TOKYO (AP) — Japan's disaster reconstruction minister resigned over his remark that "it was good" that the March 2011 quake and tsunami had hit northern Japan instead of areas closer to Tokyo.
Prime Minister Shinzo Abe accepted Masahiro Imamura's resignation Wednesday.
Imamura was replaced by Masayoshi Yoshino, former deputy environment minister from Fukushima, which was also hit by radiation leaks from a tsunami-hit nuclear power plant. Nobody died from radiation, but overall, the tsunami and the quake killed more than 18,000 people across northern Japan.
Imamura's resignation comes a day after he made the remark in a speech at a ruling party reception, which Abe also attended.
"It was good that (the disaster) hit the Tohoku region, up there. There would have been a massive, enormous damage had it occurred closer to the capital region," Imamura said, according to Kyodo news.
Imamura immediately retracted the comment and apologized, but Abe's face reportedly froze.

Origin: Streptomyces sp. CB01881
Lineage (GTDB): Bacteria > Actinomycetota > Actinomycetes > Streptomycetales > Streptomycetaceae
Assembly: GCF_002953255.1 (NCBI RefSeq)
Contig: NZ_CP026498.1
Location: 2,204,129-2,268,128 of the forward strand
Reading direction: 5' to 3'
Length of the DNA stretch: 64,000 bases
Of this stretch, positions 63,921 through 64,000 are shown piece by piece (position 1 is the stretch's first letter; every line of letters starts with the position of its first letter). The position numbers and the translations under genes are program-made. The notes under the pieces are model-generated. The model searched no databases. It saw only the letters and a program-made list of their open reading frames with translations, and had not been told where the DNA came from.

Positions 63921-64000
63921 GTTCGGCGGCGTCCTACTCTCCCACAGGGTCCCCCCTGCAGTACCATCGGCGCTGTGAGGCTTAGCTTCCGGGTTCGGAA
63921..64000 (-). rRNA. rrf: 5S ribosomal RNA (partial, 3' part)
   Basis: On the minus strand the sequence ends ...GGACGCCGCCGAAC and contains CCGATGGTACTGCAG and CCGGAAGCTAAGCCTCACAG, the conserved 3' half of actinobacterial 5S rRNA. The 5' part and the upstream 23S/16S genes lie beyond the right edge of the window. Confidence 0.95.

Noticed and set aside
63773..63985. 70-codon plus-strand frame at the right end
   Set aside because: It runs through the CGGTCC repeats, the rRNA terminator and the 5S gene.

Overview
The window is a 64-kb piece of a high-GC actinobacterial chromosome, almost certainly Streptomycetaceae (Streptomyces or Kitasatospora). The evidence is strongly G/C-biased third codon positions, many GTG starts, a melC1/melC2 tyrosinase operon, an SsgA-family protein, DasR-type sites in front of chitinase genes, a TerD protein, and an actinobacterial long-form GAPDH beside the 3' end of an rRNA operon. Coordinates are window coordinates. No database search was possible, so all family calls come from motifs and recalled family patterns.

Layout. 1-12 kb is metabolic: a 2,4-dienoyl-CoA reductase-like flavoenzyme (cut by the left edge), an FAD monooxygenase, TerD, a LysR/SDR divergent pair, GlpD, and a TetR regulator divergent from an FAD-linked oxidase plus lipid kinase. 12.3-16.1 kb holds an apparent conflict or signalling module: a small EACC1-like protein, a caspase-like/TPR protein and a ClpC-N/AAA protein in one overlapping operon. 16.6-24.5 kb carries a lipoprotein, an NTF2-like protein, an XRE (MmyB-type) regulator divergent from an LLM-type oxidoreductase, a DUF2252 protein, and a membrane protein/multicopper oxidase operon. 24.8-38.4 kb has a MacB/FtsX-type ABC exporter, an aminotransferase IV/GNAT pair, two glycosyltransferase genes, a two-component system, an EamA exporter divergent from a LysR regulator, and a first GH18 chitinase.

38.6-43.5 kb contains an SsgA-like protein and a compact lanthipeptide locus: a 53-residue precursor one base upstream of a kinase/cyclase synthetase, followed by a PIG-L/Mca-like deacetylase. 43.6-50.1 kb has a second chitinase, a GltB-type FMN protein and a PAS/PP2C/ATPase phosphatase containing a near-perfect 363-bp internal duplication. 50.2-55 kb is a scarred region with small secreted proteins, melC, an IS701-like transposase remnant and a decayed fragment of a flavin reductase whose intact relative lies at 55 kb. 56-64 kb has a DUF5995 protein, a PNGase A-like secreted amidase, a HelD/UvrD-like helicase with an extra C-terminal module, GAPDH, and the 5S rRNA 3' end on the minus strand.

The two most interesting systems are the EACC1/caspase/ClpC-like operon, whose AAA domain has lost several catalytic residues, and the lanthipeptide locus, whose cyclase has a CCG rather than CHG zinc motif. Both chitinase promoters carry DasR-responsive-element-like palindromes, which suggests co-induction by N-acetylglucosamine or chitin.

Imamura came under fire earlier this month over his outburst and a suggestion during a news conference that those who left voluntarily following the meltdown at the Fukushima nuclear plant should fend for themselves.
His blunder is the latest in a string of remarks and scandals that have plagued Abe's government in recent months, prompting opposition lawmakers to step up their effort to weaken Abe's grip on power.
In March, Abe's reconstruction adviser, who was criticized for having his underling carry him on the back to hop over a puddle while visiting a flooded town, resigned after making a joke over rubber boots.
Imamura's predecessor faced allegation he stole female underwear. Also, earlier this month, a trade vice minister was forced to quit over an adultery scandal.